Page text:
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Christabel Movie Review

hurley story code peter

Elizabeth Hurley is famous today for her boyfriend, her cleavage, her clothes, her commercials, and her delightful comedy performance in Austin Powers: International Man of Mystery. She also made quite a splash in England as the title character in Christabel, based on a true life story set in World War II. When I was looking for something else on the British Drama shelf at Le Video, I discovered Christabel, brought it home, and despite its length, couldn't stop watching. Adapted by Dennis Potter from The Past Is Myself, Christabel Bielenberg's memoir, the story opens in the early 1930s when the very English Christabel becomes the bride of Peter (Stephen Dillane), a German attorney. After war breaks out, Christabel retreats to the mountains with her little boys. She learns that Peter is in prison for taking part in an assassination plot against Hitler and she's determined to free him. Two sequences in particular require considerable skill from Hurley. In one, she must relay information via code in a story she tells to her imprisoned husband. She mouths the words “There's a microphone” and communicates the entire sad tale in code between sobs. In another, she must secure her husband's release from captivity by playing the role of a rich and influential friend of Winston Churchill in order to intimidate his captors. One false emotion or faulty line delivery in either sequence would have destroyed the point of the film, but newcomer Hurley does a remarkable job for any actress, much less a beginner. The lovely Ruth Etting standard from the year 1927, “Wherever You Go, Whatever You Do, I'm Following You,” is used to haunting effect.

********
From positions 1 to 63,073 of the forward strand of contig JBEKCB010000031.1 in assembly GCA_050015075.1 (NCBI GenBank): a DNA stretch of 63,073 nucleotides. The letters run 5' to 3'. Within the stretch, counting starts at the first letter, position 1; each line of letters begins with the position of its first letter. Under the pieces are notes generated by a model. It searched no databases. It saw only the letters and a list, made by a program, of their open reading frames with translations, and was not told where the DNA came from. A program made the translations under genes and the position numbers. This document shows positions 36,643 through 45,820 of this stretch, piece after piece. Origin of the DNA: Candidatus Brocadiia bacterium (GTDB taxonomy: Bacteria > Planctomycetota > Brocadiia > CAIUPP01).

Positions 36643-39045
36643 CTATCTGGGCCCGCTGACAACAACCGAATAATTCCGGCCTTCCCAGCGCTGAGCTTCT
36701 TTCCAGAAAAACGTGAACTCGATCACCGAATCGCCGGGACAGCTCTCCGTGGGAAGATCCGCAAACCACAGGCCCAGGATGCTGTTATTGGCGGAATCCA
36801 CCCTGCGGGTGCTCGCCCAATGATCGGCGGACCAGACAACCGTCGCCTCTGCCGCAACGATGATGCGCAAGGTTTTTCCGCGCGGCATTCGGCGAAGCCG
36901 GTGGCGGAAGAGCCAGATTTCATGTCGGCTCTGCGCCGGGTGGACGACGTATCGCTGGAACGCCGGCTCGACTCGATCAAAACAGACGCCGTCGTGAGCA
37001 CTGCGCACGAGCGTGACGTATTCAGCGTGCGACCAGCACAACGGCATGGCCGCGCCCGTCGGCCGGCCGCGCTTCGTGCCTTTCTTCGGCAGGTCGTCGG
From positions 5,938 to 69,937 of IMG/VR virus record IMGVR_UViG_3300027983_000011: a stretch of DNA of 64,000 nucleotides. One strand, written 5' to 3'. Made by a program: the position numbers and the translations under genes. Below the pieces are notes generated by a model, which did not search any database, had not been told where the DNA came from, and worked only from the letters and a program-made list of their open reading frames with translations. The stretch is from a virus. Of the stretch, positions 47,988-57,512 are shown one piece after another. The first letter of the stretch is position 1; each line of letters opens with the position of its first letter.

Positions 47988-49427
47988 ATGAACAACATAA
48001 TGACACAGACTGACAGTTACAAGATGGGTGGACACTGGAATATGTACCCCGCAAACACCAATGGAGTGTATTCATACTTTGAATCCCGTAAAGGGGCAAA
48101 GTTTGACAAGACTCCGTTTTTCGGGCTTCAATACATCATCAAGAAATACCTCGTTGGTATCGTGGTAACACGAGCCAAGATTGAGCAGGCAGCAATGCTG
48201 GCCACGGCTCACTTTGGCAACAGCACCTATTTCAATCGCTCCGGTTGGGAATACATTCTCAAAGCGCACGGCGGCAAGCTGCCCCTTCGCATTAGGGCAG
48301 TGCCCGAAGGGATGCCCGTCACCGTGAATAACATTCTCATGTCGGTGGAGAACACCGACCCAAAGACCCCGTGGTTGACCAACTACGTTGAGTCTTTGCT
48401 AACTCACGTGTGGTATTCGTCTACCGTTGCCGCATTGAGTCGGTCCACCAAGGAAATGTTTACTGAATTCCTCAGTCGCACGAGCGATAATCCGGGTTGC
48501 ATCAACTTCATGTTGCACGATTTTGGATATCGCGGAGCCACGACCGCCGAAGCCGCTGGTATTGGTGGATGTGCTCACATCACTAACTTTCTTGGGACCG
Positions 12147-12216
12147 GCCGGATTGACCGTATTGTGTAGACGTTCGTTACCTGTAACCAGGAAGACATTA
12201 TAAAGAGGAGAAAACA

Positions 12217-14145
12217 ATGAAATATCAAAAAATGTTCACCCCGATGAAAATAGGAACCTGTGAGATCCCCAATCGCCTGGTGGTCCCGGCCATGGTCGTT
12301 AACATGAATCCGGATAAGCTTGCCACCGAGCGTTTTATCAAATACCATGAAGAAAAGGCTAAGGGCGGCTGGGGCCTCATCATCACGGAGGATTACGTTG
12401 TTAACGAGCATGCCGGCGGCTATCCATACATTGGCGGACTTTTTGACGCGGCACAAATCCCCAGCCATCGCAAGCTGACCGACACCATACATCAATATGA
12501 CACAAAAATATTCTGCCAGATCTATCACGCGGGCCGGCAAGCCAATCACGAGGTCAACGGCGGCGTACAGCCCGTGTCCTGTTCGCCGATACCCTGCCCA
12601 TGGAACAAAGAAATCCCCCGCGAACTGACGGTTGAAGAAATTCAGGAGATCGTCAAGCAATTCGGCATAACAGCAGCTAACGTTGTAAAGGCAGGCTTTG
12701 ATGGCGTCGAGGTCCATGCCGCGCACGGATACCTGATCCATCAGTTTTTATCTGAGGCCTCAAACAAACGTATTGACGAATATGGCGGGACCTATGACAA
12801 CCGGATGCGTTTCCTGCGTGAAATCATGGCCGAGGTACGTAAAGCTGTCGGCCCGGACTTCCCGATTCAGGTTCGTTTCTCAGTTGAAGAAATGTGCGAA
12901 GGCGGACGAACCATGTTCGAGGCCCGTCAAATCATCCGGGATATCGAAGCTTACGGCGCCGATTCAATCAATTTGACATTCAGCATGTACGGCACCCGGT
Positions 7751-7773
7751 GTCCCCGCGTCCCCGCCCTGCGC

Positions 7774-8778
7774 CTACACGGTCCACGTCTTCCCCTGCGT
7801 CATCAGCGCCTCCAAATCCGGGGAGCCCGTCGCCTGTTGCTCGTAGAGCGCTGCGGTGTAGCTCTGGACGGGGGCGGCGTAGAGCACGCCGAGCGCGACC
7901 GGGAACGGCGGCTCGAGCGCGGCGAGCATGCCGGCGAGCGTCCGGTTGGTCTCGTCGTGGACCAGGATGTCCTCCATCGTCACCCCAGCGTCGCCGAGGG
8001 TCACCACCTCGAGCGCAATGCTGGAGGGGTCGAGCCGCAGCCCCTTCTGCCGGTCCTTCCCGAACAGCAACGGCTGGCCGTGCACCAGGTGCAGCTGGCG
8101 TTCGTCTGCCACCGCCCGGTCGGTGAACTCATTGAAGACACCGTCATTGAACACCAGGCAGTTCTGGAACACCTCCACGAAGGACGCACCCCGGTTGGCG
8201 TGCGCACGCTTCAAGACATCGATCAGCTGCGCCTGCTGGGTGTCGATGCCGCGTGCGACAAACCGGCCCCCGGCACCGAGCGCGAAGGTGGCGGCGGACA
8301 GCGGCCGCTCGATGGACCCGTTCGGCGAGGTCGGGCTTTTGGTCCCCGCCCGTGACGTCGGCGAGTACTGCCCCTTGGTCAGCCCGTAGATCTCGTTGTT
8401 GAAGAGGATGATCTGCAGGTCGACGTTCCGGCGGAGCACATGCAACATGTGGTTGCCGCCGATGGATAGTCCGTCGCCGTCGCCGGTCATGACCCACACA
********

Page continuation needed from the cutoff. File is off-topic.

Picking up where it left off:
1989 148m/C GB Elizabeth Hurley, Stephen Dillane, Nigel le Vaillant, Geoffrey Palmer, Ann Bell, Ralph Brown, John Burgess, Suzan Crowley, Eileen Maciejewska, Hugh Simon, Nicola Wright; D: Adrian Shergold; W: Dennis Potter; C: Remi Adefarasin; M: Stanley Myers. VHS, Closed Caption

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